One room is set aside for researchers and is filled with family histories donated by interested patrons and residents.

A gift shop includes books, cards, John Tobin photography and cards, T-shirts, maritime novelties and more.

Tompkins Cottage

Location: Brickbat Road, Mathews, adjacent to the Court Green.

Hours: 10 a.m.-1 p.m. Fridays; 9 a.m.-1 p.m. Saturdays.

Tompkins Cottage, museum and headquarters of the Mathews County Historical Society, contains many donated items of historical interest to Mathews County including a brick from the keeper’s house at New Point Lighthouse, oyster shells the size of a foot, and a desk from the first county clerk’s office. One room has been dedicated to the life and work of Capt. Sally Louisa Tompkins, Civil War nurse and the only woman commissioned an officer in the Confederate States Army. Her father, Christopher Tompkins of Poplar Grove, operated a store on this site at Mathews Court House. Visitors can see an unfinished quilt and pair of needlepoint bedroom slippers worked by the noted native daughter.

A gift shop includes works of local history and books by local authors, Christmas ornaments with county themes, post cards, note cards, and the Sally Tompkins doll.

For information or to arrange a tour, call 725-7467.

Mathews Maritime Museum

Location: 482 Main Street, Mathews Court House.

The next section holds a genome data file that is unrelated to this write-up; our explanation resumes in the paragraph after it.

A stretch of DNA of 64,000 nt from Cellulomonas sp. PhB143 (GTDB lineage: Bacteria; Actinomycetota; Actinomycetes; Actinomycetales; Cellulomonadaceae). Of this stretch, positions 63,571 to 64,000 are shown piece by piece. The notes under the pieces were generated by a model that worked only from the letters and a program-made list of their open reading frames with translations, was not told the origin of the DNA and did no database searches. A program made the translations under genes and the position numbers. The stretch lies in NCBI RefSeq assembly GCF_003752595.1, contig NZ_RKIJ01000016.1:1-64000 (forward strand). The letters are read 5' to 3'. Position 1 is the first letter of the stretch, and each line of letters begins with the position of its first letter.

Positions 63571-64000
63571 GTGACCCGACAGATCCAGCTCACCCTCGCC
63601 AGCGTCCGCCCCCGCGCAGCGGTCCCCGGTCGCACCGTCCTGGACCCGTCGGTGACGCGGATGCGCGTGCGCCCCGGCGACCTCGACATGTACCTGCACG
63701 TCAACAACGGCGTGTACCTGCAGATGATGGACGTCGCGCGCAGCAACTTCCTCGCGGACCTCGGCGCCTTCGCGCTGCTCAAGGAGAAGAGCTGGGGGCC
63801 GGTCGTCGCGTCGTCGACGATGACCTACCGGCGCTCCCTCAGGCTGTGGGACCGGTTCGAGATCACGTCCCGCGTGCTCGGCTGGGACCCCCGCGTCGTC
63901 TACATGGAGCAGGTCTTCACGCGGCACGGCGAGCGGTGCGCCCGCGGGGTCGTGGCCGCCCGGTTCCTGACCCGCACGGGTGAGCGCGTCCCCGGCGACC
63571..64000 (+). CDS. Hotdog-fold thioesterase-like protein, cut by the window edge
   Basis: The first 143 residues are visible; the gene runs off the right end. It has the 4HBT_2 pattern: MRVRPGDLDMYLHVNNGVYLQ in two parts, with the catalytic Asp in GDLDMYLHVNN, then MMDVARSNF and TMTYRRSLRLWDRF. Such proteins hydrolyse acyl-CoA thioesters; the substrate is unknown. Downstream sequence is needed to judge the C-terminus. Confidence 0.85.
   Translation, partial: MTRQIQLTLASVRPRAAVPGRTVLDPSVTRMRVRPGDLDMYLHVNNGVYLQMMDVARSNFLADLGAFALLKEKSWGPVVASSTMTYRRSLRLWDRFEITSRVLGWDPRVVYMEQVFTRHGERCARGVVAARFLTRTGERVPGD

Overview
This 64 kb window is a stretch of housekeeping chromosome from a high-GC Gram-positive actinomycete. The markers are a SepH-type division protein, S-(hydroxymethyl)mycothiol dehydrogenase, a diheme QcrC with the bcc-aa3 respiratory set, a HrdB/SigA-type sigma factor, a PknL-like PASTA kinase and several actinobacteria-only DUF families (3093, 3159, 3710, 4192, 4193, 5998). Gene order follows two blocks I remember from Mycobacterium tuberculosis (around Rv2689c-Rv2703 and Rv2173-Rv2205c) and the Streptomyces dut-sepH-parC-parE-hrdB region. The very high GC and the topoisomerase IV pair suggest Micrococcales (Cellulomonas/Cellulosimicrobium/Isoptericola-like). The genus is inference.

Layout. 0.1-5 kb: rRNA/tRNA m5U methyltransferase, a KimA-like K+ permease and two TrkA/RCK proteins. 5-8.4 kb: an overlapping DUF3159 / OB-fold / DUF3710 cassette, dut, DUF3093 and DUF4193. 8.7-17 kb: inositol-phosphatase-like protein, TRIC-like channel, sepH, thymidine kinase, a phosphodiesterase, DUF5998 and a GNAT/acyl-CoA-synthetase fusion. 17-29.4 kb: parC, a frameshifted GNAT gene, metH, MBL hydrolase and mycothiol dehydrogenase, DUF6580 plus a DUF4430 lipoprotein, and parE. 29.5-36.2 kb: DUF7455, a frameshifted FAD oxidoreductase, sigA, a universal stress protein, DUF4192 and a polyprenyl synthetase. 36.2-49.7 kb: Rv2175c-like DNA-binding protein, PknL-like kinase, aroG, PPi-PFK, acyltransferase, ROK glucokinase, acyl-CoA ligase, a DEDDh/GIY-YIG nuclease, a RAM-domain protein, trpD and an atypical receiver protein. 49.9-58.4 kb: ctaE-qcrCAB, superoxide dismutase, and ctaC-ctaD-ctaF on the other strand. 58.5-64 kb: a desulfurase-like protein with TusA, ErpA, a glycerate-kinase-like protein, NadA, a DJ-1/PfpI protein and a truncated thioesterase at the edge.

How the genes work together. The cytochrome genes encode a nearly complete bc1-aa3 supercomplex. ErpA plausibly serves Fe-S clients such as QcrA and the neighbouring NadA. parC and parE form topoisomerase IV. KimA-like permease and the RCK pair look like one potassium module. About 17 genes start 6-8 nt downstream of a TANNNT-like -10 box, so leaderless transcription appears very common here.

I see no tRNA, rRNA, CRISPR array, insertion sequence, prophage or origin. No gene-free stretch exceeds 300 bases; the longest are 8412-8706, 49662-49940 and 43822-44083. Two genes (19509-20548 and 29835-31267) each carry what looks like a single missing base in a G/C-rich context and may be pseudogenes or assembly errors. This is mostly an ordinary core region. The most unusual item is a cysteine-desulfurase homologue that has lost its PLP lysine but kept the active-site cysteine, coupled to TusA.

Those visiting the Mathews Maritime Foundation’s Maritime Museum will not only get a glimpse into maritime history from the early 1800s on, but will also take a step back in time for a glimpse of the true culture of Mathews County from years ago.

Established in 1998, the foundation is a non-profit organization dedicated to preserving and protecting Mathews County’s maritime and cultural heritage through research, conservation, documentation and education.

The museum, open Fridays and Saturdays during the summer from 10 a.m.-2 p.m. (or by appointment), features exhibits such as a Navy room, a World War II/navigation display, local boat building and repair, an educational room, Merchant Marine room, Civil War/early history room and more.

The museum is currently under renovation and will expand to include more exhibits and a room where the foundation’s annual speaker series can be held.

The museum also hosts a gift shop, with T-shirts, caps, stickers, calendars and more available promoting the Mathews Maritime Foundation.

For more information, call 725-4444 or e-mail info@mathewsmaritime.com.

If you can suggest a Hometown Treasure for us to explore, please call 693-3101 or e-mail homepage@gazettejournal.net.